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Research in African Literatures 30.4 (1999) 227-228

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Art, Society, and Performance: Igede Praise Poetry, by Ode Ogede. Gainesville: UP of Florida, 1997. xix + 177 pp. ISBN 0-8130-1541-3 cloth.

As research into African oral performance continues to diversify, scholars are finding it increasingly useful to "showcase" individual performers in their studies rather than examining several and attempting to present a composite portrait of the oral artist. Ode Ogede's new book on Igede (Benue State, Nigeria) praise poetry, though broad in its examination of the features of traditional oral art in the community, actually portrays specific Igede oral performers. Ogede's work bridges the gap between a purely ethnographic study and a literary one by attempting to identify several cultural markers existing in the songs while pursuing a rigorous literary analysis of the texts, paying critical attention to the nuances of the texts within an oral performance mode. Being an Igede native and a literary scholar definitely has served him well in this project.

Ogede's thesis is clear enough: the analysis of what he calls "vilification" songs that censure bad conduct enhances the understanding of "praise" [End Page 227] songs, or songs that endorse or encourage proper civic conduct. Divided into four chapters, examines the function of satire, proverbs, and the dirge form in the performance of praise and vilification songs in Igede. In particular, chapter three, "Politics and Creativity: Using Praise for Conscientization," is a crucial segment in the book. There Ogede confronts the complex status of the artist as an individual, a "historian," and an entertainer. For example, Ichigbeh, one of the performers, in the song "Egoh Ny'Igede" (The History of the Igede), engages in myth-making where he recounts the origin of his people; though celebratory, the song also castigates the community for its lack of a "sense of self-preservation" (84).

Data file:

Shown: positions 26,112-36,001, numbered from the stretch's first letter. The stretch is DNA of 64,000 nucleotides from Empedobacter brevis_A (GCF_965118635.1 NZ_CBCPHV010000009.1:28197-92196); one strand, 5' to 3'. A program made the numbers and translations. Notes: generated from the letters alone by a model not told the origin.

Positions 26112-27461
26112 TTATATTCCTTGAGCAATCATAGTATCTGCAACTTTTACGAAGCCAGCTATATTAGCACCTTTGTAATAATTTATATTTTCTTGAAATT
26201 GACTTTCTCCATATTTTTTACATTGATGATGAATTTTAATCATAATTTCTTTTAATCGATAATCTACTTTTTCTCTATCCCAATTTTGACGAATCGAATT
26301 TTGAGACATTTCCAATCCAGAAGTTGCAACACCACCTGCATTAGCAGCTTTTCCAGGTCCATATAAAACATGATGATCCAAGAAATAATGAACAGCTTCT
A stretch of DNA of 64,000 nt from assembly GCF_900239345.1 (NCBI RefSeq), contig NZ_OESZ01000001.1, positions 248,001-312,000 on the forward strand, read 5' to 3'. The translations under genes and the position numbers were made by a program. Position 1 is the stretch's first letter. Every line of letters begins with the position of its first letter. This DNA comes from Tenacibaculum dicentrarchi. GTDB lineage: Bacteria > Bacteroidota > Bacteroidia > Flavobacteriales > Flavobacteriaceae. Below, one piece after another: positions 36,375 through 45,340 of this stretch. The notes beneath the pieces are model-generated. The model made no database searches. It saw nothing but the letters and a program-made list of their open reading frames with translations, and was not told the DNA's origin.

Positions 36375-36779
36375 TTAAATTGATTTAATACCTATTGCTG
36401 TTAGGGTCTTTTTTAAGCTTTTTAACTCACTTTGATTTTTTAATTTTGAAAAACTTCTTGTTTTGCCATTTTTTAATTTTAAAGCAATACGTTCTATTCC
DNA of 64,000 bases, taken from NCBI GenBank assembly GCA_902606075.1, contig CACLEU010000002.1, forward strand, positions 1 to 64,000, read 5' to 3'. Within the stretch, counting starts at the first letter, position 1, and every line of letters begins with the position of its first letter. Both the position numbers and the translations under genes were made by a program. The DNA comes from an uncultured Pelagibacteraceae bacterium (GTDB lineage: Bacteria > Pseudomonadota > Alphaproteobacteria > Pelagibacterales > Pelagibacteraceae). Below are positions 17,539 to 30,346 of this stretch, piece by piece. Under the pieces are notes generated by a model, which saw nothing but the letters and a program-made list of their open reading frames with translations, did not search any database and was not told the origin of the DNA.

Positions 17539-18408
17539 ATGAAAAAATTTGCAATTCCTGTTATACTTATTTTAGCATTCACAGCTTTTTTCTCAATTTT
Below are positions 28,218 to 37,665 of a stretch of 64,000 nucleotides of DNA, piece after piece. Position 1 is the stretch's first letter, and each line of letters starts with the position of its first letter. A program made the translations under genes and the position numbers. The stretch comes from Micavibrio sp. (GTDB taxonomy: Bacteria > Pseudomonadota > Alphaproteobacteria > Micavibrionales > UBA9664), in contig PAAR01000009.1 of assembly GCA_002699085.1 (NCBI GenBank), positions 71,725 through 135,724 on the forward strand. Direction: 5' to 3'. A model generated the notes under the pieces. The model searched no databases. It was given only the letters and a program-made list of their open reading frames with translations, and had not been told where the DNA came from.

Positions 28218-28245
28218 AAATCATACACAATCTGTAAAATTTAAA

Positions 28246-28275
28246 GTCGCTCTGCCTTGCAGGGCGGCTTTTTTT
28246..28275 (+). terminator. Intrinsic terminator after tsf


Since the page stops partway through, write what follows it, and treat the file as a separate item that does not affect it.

This song, which Ogede predicts would "in time become a major event in the Igede literary tradition" (84), also exposes what appears to be a major critical problem in the book: the ambiguity in the use and meaning of one of Ogede's key literary terms—Praise Song/Poetry. In the book, to "praise" is to promote certain moral or political values in the audience. In other words, its function is didactic. But we also know that in oral performance, praise poetry refers tot hat highly cadenced outpouring of grandiose epithets or appellations celebratory of a hero, a patron, or any character and event that engages the artist's imagination. Even though it may praise attributes such as heroism, cunning, hunting skill, etc., the appeal of this form of oral art lies especially in offering the performer an opportunity for verbal showmanship. Ironically, it is in the author's narration of the performance context that we catch a glimpse of this eloquence. At the end of one of Ichegbeh's performances, "[t]he audience yelled in jubilation and rose in unison to roar out a thunder of applause so loud that it was heard many kilometers away from the site" (80); on another occasion, Ichegbeh's "performance extravaganza" "made a resounding aesthetic statement" (144). A fitting hyperbole, perhaps?

Ogede's book adds to our understanding of the diverse influences that converge in the making of a performance. His close and detailed analysis of the texts, his publisher's generous reproduction of the transcript and translation of the songs, and the ample credit Ogede gives his oral sources make this work beneficial for any person interested in the interplay of art and society in an oral performance context.


—Chiji Akoma

Chiji Akoma is Assistant Professor of English at Loyola University in Chicago.



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